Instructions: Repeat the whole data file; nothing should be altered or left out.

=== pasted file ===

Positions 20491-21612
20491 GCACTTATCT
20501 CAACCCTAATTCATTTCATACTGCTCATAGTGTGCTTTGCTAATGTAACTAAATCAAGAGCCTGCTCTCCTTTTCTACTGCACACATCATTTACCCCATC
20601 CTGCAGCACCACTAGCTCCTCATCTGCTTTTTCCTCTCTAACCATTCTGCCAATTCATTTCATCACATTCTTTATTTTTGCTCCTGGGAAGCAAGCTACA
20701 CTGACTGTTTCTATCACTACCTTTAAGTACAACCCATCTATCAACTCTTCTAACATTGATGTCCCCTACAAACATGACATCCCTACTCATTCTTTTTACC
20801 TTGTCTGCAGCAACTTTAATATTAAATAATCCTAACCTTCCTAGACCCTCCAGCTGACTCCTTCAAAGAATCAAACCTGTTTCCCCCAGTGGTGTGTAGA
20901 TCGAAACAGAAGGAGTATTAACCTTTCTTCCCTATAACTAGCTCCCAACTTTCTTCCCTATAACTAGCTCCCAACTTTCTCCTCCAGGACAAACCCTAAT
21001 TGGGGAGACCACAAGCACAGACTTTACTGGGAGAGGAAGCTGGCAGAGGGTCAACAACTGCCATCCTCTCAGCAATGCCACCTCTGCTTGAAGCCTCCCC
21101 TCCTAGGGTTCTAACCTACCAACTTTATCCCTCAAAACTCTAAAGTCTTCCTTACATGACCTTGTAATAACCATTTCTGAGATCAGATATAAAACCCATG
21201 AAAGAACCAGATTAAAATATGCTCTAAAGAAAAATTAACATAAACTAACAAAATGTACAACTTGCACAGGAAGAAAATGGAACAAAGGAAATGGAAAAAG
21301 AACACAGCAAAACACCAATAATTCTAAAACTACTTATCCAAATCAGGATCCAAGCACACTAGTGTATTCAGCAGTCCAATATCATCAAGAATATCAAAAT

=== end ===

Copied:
Positions 20491-21612
20491 GCACTTATCT
20501 CAACCCTAATTCATTTCATACTGCTCATAGTGTGCTTTGCTAATGTAACTAAATCAAGAGCCTGCTCTCCTTTTCTACTGCACACATCATTTACCCCATC
20601 CTGCAGCACCACTAGCTCCTCATCTGCTTTTTCCTCTCTAACCATTCTGCCAATTCATTTCATCACATTCTTTATTTTTGCTCCTGGGAAGCAAGCTACA
20701 CTGACTGTTTCTATCACTACCTTTAAGTACAACCCATCTATCAACTCTTCTAACATTGATGTCCCCTACAAACATGACATCCCTACTCATTCTTTTTACC
20801 TTGTCTGCAGCAACTTTAATATTAAATAATCCTAACCTTCCTAGACCCTCCAGCTGACTCCTTCAAAGAATCAAACCTGTTTCCCCCAGTGGTGTGTAGA
20901 TCGAAACAGAAGGAGTATTAACCTTTCTTCCCTATAACTAGCTCCCAACTTTCTTCCCTATAACTAGCTCCCAACTTTCTCCTCCAGGACAAACCCTAAT
21001 TGGGGAGACCACAAGCACAGACTTTACTGGGAGAGGAAGCTGGCAGAGGGTCAACAACTGCCATCCTCTCAGCAATGCCACCTCTGCTTGAAGCCTCCCC
21101 TCCTAGGGTTCTAACCTACCAACTTTATCCCTCAAAACTCTAAAGTCTTCCTTACATGACCTTGTAATAACCATTTCTGAGATCAGATATAAAACCCATG
21201 AAAGAACCAGATTAAAATATGCTCTAAAGAAAAATTAACATAAACTAACAAAATGTACAACTTGCACAGGAAGAAAATGGAACAAAGGAAATGGAAAAAG
21301 AACACAGCAAAACACCAATAATTCTAAAACTACTTATCCAAATCAGGATCCAAGCACACTAGTGTATTCAGCAGTCCAATATCATCAAGAATATCAAAAT